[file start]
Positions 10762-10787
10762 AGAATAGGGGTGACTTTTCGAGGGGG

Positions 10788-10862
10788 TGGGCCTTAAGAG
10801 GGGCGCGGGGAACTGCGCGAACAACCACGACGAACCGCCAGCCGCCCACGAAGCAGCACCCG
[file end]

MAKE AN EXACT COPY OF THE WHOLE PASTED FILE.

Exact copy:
Positions 10762-10787
10762 AGAATAGGGGTGACTTTTCGAGGGGG

Positions 10788-10862
10788 TGGGCCTTAAGAG
10801 GGGCGCGGGGAACTGCGCGAACAACCACGACGAACCGCCAGCCGCCCACGAAGCAGCACCCG